Review by From the Booth‘s own Ken
The New 52 succeeded in revitalizing DC Comics and being a good jumping on point for people new to the series or even the universe. A Marvel guy at heart, I tentatively picked up a few titles but heard great things about Suicide Squad a few issues in. Already carrying five new DC titles, I didn’t add it to my pull but I did pick up the first trade when it came out.
I’ve never read any of the previous incarnations of the Suicide Squad but the concept is familiar. Whether they’re called the Thunderbolts, the Suicide Squad or just about any Garth Ennis book ever written, the idea of a team of anti-heroes or outright villains working together for the common good usually while under duress has gained popularity over the years. It puts a dark spin on familiar and sometimes stale superhero tales and often can be downright hilarious in execution. Written and illustrated by relative newcomers, I had no idea what to expect from this book.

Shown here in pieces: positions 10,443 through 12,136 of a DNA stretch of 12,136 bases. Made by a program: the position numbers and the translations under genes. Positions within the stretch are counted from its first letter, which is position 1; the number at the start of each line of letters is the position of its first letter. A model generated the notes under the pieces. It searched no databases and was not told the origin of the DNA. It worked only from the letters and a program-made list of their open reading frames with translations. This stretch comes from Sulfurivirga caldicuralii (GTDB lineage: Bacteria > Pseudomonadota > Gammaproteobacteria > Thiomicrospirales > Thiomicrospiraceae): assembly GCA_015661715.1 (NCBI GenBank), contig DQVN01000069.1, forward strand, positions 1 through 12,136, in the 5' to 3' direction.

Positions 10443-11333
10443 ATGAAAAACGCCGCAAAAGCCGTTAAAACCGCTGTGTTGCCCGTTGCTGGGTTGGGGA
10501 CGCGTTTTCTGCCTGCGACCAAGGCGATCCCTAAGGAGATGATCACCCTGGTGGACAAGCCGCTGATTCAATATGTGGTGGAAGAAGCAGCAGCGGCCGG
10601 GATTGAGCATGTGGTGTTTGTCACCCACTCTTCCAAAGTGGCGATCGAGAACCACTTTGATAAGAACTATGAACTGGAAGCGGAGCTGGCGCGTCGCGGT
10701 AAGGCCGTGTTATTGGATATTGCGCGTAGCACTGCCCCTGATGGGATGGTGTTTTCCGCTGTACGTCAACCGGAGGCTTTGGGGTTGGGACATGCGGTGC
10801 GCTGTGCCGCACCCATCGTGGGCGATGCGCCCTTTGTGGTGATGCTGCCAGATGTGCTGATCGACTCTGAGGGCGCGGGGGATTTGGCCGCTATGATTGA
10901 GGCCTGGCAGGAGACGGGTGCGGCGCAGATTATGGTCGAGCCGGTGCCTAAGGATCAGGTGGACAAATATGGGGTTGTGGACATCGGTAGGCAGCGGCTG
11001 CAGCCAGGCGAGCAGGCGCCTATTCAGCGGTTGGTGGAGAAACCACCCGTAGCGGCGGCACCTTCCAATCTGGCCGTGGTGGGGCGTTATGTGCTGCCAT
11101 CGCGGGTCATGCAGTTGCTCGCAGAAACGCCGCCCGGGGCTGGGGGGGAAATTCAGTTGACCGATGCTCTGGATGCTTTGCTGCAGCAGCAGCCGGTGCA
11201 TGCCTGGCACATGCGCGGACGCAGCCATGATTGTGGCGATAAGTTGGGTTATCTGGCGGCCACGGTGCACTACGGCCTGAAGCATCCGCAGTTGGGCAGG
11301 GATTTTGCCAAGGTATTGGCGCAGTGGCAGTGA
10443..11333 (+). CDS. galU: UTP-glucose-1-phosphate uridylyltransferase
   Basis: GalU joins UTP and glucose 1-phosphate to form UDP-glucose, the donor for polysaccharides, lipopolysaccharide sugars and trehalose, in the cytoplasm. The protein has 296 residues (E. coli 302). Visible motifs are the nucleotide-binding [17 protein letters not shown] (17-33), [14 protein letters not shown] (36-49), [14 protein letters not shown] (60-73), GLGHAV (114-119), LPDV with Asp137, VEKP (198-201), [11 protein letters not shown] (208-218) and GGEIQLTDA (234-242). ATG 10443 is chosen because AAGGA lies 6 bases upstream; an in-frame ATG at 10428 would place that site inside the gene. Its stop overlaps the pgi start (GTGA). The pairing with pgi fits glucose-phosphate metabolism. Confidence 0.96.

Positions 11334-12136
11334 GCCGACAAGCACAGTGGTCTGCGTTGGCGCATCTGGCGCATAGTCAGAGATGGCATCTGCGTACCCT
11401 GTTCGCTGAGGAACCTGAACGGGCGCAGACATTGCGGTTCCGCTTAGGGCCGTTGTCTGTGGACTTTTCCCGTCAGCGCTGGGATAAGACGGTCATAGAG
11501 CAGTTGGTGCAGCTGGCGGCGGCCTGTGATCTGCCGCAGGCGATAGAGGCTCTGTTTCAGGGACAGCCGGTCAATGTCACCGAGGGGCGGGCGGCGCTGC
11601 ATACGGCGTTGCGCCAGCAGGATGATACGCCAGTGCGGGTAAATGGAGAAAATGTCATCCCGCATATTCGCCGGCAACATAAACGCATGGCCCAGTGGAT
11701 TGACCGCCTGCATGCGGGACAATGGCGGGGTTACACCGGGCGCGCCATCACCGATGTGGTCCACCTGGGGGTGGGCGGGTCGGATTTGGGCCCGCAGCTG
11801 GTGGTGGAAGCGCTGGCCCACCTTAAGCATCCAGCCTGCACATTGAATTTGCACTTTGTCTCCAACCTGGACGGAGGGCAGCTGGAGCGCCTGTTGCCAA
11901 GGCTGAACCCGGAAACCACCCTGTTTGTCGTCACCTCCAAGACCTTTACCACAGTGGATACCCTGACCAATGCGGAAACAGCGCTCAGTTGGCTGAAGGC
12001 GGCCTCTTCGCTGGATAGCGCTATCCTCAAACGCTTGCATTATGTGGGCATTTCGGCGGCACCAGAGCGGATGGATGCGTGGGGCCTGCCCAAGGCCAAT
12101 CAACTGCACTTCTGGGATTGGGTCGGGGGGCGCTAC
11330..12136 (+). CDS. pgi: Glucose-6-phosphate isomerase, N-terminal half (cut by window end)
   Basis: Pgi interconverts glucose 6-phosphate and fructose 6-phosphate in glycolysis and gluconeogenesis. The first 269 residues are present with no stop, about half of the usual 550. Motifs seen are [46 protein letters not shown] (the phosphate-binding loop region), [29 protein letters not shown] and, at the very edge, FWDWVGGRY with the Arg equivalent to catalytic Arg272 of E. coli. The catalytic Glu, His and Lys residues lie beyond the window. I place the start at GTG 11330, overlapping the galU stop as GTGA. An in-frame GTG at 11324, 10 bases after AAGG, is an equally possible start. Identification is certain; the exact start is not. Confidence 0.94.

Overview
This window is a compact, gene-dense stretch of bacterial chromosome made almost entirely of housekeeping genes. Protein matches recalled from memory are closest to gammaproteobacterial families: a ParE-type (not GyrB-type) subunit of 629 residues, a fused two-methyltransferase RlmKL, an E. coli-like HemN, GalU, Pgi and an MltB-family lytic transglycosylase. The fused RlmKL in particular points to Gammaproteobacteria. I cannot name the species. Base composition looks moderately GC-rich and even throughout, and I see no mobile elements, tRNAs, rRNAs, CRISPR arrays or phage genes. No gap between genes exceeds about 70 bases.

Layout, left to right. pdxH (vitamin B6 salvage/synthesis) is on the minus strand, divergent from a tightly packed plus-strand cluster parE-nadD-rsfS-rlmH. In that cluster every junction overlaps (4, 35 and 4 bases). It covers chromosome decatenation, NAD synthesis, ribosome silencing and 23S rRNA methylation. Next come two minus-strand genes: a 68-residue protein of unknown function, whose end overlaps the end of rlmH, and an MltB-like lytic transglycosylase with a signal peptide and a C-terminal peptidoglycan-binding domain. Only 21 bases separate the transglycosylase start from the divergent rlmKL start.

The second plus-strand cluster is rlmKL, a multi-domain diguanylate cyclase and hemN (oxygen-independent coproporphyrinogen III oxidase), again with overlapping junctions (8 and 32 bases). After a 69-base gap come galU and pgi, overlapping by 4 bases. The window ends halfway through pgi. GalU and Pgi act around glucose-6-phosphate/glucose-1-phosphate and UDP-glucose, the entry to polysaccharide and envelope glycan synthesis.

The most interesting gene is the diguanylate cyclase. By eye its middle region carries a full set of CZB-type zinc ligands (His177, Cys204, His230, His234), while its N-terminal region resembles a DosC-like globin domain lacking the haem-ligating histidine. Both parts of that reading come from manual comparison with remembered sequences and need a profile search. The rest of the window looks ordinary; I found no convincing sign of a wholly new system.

The Suicide Squad is a secret team of super villains who have been committed to Belle Reve Penitentiary but are offered a chance to work for the government to have their sentences commuted. Each super villian has a bomb implanted in his or her neck which is used to keep the team from going rogue. In this incarnation, the team is made up of Rick Flag, Harley Quinn, Deadshot, El Diablo, Voltaic, Black Spider and King Shark. The book also helpfully retells the origins of the major characters.
The first mission the Suicide Squad is sent on is to stop the spread of a zombie-like disease that has infected sixty thousand fans at a baseball stadium. Very quickly, it becomes clear that the SS will have a rotating roster as the members are considered extremely expendable.
The writing in the book is excellent, moving between each character’s origin and present day to tell a cohesive narrative easily understood even by people not familiar with the universe. The second arc in the trade focuses on Harley Quinn, further developing her character and fleshing out her origin to great effect. The art in the book is good to start, becoming great when Henry takes over. Suicide Squad is a gem in the New 52, I’d say falling somewhere between Red Hood and the Outlaws and Batman as far as overall quality.